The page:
Order blocking Kisumu, Nyanza Golf Club from wetland extended

Was issued last year after lobby sued on grounds of lack of public participation

In Summary

• County plans to build a waterfront at the site to boost hospitality industry

• Dredging project to remove water hyacinth, however, continues

Magnum Environmental Network Michael Nyanguti
'DEGRADATION OF LAKE VICTORIA': Magnum Environmental Network Michael Nyanguti

A Kericho court has extended orders stopping Kisumu county and Nyanza Golf Club from interfering with a wetland around the mouth of River Kisat until a case against them is concluded.

The orders, which were issued last year on May 18 by Judge B Olao, have been extended to June 11 when the application will be heard at the Kisumu Environment Court.

Even with the order, however, the court also ruled that the project that relates to the removal of the water hyacinth, dredging and construction of the port should proceed.

The county plans to build a waterfront at the site to boost tourism. 

A lobby accused the two of reclaiming the wetland without public participation.

Magnum Environmental Network asked the court to permanently restrain them from engaging in any activity that is harmful to the riparian land around Lake Victoria. 

Magnum chairman Michael Nyanguti said wetland reclamation is untenable in law without wide consultations with players such as the National Environmental Management Authority and the Water Resource Authority.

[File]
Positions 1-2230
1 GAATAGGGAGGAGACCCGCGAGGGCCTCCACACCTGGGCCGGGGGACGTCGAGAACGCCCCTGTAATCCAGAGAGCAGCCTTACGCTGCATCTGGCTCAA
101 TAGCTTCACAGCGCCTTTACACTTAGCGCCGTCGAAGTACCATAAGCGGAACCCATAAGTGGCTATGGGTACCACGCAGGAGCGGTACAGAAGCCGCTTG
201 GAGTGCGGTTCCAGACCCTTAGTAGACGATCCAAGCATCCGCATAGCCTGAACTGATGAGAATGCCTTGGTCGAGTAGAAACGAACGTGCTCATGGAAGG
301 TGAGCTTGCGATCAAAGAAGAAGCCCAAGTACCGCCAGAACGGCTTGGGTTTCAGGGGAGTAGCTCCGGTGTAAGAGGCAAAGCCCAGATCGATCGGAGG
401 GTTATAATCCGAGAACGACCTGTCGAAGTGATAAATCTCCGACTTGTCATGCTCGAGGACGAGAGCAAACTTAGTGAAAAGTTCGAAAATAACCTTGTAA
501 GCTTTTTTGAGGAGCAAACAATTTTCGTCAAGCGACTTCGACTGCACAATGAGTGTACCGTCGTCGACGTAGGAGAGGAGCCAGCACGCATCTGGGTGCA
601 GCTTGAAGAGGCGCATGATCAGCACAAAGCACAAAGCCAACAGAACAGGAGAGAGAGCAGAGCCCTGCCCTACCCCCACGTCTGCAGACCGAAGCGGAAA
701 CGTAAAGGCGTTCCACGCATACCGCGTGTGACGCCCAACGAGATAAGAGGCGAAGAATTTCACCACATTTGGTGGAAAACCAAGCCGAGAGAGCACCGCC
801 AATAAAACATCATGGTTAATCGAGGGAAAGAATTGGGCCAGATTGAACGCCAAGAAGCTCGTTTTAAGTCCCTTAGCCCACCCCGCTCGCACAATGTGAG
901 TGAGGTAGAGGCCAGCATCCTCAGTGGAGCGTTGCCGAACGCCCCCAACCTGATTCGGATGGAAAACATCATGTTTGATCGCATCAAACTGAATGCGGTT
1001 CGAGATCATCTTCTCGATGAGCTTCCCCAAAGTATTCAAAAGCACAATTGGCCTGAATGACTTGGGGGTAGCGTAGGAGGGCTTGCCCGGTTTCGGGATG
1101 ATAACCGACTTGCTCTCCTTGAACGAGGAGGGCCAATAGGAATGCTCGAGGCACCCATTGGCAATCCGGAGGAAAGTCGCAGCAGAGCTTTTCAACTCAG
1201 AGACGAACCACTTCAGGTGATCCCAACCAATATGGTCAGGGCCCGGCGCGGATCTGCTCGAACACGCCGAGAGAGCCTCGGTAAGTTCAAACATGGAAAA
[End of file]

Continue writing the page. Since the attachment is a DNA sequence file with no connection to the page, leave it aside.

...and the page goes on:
“An environmental impact assessment has not been carried out and no licence has been issued by Nema and the National Construction Authority as required by law for a project of this magnitude," he said.  

Kericho Environment and Land Court justice M Onyango on May 2 gave the orders after hearing both the counsel for the respondents(county government and golf club) and petitioner (in person).

The respondents were opposed to the extension of the interim orders issued last year. 

Justice Onyango noted that the petitioner had put a spirited fight on why the said orders ought to be extended, particularly those touching on the wetland around River Kisat.

“The petitioner clarified that he has no objection to the development around the port and the removal of the water hyacinth," Onyango said.  

He added, “With regards to the wetlands, he has demonstrated that the developments started without the necessary license from Nema and the WRA. He alluded to the absence of public participation which is a key step in a development of this nature.”

Onyango said he was inclined to allow the extension of the interim orders in the interest of justice and to allow the court to consider all the material placed before it. 

“That the temporary injunction against the 2nd respondent(golf club) relating to activities aimed at reclaiming, murraming or dumping any substance, or any activity that is likely to degrade the mouth of River Kisat, extended to June 11th."

Magnum wants the respondents directed to restore the wetland to its original status. He also wants them to vacate and cease any activity that may be harmful to the ecosystem.

He says the respondents had violated the Constitution by announcing that they had agreed to develop the area and reclaiming the wetland without due process. 

 The respondents' action, if allowed to continue, will set a bad precedent that will expose wetlands to total destruction, Nyanguti argues. 

He says the wetland removes heavy metal substances from the sewerage and municipal runoff water and "the reclamation will eliminate this function, thus exposing residents and fish to heavy metal contamination and health consequences".

“The residents of Kisumu City will be exposed to the danger of sewerage waste being drifted by water current to the Kisumu Water and Sewerage Company intake point at Hippo Point, with resultant contamination and poor quality drinking water."

The fish stock will dimish and fishermen will lose their livelihoods, Nyanguti said.

(Edited by R.Wamochie)